As I return from our week of executive pay conferences, Scott Kimpel of Hunton & Williams gives us this news:
A collection of industry groups has sued the SEC in federal district court to block implementation of the resource extraction disclosure rules promulgated in late August under Section 1504 of Dodd-Frank. The plaintiff trade groups raise a number of claims, including a faulty cost-benefit analysis and deficiencies under the Administrative Procedures Act, the Securities Exchange Act and the 1st Amendment. The act of filing suit does not immediately stay the rules. In recent challenges to SEC rules, the Commission has generally stayed the controversial rules on a voluntary basis after negotiation with plaintiffs’ counsel. Should the Commission refuse to do so here, the plaintiffs could then petition the court for that relief.
The action concerning Section 1504 begs the question as to what may happen to its companion statute, Section 1502, concerning conflict minerals. The two rulemakings employed similar arguments concerning Congressional intent and the scope of Congress’s mandate; a putative plaintiff may choose to raise some of the criticisms leveled in the 1504 complaint against the Section 1502 release as well. It remains to be seen if any groups will in fact come forward with a challenge.
To be clear, the apparent objective of this challenge is not necessarily to make the prospect of rulemaking go away forever. Unless the plaintiffs are successful in setting aside the entire statute as violative of the Constitution – or absent an amendment of Dodd-Frank – the Commission will have to go back to the drawing board if the rules are eventually struck down (which is far from certain) after all appeals are exhausted. This suit presents a different scenario than the SEC’s rules on mutual fund governance, equity-indexed annuities and proxy access–each of which was struck down, but none of which was compelled by statute, which gave the Commission discretion not to re-propose.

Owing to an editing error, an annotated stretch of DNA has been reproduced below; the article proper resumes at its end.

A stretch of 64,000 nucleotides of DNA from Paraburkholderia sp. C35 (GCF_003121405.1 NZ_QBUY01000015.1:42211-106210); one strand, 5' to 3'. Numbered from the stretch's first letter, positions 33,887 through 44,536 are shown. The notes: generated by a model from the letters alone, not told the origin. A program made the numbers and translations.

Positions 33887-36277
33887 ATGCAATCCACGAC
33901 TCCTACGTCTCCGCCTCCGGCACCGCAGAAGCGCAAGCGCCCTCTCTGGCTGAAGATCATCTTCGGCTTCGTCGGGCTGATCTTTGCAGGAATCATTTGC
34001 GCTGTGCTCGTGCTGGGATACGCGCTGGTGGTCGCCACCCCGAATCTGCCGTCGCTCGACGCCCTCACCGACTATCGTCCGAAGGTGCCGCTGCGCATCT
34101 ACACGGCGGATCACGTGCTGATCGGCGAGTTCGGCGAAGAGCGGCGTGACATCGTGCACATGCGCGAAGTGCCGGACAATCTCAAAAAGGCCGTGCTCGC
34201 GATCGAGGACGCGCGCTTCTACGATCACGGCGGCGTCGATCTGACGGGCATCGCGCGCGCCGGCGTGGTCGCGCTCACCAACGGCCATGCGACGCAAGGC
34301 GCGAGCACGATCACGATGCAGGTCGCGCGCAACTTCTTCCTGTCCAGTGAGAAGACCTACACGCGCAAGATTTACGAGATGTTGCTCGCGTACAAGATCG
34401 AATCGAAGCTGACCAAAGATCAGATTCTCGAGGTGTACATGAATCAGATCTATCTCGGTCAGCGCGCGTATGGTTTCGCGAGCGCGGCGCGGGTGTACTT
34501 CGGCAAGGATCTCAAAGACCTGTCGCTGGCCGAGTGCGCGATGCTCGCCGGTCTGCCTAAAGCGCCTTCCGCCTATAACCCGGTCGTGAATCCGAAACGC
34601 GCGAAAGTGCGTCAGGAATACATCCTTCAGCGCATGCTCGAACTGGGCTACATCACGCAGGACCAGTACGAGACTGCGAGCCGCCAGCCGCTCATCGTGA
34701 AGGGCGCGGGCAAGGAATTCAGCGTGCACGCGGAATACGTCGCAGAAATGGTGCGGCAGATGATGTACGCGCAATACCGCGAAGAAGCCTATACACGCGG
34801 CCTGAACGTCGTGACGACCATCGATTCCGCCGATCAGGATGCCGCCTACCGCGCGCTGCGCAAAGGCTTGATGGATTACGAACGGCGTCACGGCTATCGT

Starting Monday: Draft Registration Statements Required to Be Submitted Using EDGAR
Yesterday, Corp Fin announced that draft registration statements are required to be filed via Edgar starting this Monday, October 15th. This applies to both emerging growth companies under the JOBS Act and foreign private issuers. Here are related blogs leading up to this development…
President’s “Iran Sanctions” Executive Order Impact Foreign Subsidiaries and Require SEC Disclosure
On Tuesday, President Obama issued an Executive Order implementing certain sanctions set forth in the “Iran Threat Reduction and Syria Human Rights Act of 2012”, which was signed into law in August. The Act expands the reach of the U.S. sanctions law against Iran by expanding the types of activities subject to sanctions and extending the prohibitions to foreign entities owned or controlled by U.S. persons. The Act also creates a new obligation for SEC reporting companies to disclose in their filings whether they or their affiliates knowingly engaged in Iran-related activities as noted in these memos posted in our “National Security” Practice Area.
– Broc Romanek